CitationMadigan, Anna & Daly, Michael (2023). Socioeconomic status and depressive symptoms and suicidality: The role of subjective social status. Journal of Affective Disorders. vol. 326 pp. 36-43
AbstractBackground Low socioeconomic status (SES) confers access to material resources and social standing and is an established risk factor of both depressive symptoms and suicidality. Subjective social status (SSS) assesses how people perceive their position within the social hierarchy and has been proposed to impact mental health. This study examined the relationship between SES and depressive symptoms and suicidality and tested whether SSS mediated these associations. Methods This study drew on publicly available survey data from the US National Longitudinal Study of Adolescent to Adult Health (Add Health). Participants were surveyed at baseline in 2008 (N = 4948; aged 28.8 years) and at followed up in 2016–2018 (N = 3509; aged 37.8 years). SES was gauged using personal and household income, assets, education, and job prestige. SSS was assessed using the MacArthur Scale. Depressive symptoms were assessed using four-items from the Centre for Epidemiological Studies Scale of Depression (CESD) and participants reported suicidal ideation and suicide attempts in the past year. Results Both low SES and SSS were associated with elevated levels of depressive symptoms, suicidal ideation, and suicide attempts in cross-sectional and prospective analyses. SSS explained 27 % of the association between SES and depressive symptoms, 51 % of the relationship between SES and suicidal ideation, and 37 % of the link between SES and suicide attempts on average. Conclusions These findings contribute to understanding the long-term effects of SSS and suggest that perceptions of status may be a key mechanism through which low SES forecasts the development of depressive symptoms and suicidality.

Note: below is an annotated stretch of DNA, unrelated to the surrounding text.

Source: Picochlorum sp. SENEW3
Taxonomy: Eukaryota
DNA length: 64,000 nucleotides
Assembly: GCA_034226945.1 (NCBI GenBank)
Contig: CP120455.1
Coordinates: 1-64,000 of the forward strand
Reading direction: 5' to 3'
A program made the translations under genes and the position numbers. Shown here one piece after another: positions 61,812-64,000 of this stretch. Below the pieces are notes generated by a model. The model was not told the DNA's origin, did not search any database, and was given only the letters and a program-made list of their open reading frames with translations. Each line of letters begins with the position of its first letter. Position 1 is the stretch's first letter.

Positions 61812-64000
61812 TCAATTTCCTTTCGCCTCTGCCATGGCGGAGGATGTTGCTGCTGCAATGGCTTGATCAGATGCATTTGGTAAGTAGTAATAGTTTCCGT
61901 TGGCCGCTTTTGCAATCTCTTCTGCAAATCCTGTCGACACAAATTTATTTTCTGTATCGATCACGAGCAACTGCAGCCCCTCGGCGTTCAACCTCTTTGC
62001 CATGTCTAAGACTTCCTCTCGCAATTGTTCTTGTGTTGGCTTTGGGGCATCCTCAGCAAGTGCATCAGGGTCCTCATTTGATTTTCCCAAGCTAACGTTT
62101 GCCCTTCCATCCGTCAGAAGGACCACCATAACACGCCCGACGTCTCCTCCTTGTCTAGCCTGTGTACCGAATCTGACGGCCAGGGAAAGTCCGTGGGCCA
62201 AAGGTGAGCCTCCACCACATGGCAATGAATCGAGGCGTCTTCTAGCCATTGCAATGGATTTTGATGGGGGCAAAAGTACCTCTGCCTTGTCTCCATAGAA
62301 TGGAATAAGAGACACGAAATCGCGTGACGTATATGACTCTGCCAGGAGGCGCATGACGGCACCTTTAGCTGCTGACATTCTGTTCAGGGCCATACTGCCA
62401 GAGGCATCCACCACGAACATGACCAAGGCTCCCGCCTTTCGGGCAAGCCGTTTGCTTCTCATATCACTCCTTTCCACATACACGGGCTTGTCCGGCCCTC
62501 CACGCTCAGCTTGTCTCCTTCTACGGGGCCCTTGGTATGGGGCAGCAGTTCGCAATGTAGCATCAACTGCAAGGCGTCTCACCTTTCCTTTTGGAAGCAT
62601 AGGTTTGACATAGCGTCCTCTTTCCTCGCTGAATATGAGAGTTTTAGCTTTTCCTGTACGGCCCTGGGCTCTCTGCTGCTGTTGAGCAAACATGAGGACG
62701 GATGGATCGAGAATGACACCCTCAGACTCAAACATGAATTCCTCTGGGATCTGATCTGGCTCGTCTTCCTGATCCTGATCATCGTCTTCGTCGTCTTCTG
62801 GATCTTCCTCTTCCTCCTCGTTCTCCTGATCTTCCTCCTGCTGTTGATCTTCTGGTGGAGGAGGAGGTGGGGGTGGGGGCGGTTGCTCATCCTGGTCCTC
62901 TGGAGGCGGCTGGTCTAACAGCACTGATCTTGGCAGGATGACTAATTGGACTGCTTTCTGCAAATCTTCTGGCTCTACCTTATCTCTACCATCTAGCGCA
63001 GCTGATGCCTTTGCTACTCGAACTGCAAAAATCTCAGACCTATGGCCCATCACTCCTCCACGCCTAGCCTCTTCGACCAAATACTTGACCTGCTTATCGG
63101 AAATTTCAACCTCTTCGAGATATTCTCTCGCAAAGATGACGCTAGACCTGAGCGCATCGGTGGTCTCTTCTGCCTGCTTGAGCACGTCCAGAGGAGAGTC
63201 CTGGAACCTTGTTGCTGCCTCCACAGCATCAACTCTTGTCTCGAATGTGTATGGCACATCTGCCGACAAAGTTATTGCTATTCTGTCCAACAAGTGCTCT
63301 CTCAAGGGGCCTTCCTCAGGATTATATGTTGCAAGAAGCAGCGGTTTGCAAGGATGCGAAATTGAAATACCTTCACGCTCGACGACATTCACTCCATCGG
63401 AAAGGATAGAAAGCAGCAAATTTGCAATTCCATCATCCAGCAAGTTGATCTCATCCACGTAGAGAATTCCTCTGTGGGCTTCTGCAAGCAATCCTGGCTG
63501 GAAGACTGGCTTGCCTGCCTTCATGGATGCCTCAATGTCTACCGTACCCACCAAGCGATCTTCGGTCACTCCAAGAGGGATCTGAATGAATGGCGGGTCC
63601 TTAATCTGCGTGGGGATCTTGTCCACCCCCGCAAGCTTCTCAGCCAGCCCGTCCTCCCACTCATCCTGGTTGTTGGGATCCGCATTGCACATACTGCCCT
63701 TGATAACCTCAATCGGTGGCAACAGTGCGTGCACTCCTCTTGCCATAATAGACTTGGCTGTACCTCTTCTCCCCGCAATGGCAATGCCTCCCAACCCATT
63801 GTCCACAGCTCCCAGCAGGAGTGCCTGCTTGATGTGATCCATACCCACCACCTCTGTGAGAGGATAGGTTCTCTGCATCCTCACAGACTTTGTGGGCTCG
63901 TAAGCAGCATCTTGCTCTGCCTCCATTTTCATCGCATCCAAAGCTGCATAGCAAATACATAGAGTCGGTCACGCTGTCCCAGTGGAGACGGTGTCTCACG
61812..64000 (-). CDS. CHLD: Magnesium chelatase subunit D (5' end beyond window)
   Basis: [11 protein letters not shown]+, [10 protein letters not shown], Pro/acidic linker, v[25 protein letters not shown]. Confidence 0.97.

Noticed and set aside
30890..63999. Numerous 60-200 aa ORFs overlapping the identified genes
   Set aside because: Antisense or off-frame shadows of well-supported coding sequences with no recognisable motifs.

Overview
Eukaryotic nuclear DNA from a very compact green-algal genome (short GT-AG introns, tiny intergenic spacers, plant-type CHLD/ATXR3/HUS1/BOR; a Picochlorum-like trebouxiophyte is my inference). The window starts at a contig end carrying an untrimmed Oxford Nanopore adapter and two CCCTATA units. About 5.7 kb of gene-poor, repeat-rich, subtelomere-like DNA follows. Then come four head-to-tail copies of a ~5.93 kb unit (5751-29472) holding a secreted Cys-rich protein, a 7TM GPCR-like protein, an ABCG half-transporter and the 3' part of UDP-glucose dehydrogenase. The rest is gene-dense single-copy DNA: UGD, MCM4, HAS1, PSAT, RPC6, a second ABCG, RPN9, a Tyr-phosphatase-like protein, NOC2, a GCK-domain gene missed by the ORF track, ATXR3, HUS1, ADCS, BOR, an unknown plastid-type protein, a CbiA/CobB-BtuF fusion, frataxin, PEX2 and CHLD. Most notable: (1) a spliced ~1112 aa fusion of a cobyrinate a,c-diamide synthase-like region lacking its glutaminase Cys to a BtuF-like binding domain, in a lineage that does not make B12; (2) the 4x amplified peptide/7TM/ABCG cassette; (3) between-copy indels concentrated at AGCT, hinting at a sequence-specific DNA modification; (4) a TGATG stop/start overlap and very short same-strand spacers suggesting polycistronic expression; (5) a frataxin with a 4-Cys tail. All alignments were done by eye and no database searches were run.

Reference TypeJournal Article
Journal TitleJournal of Affective Disorders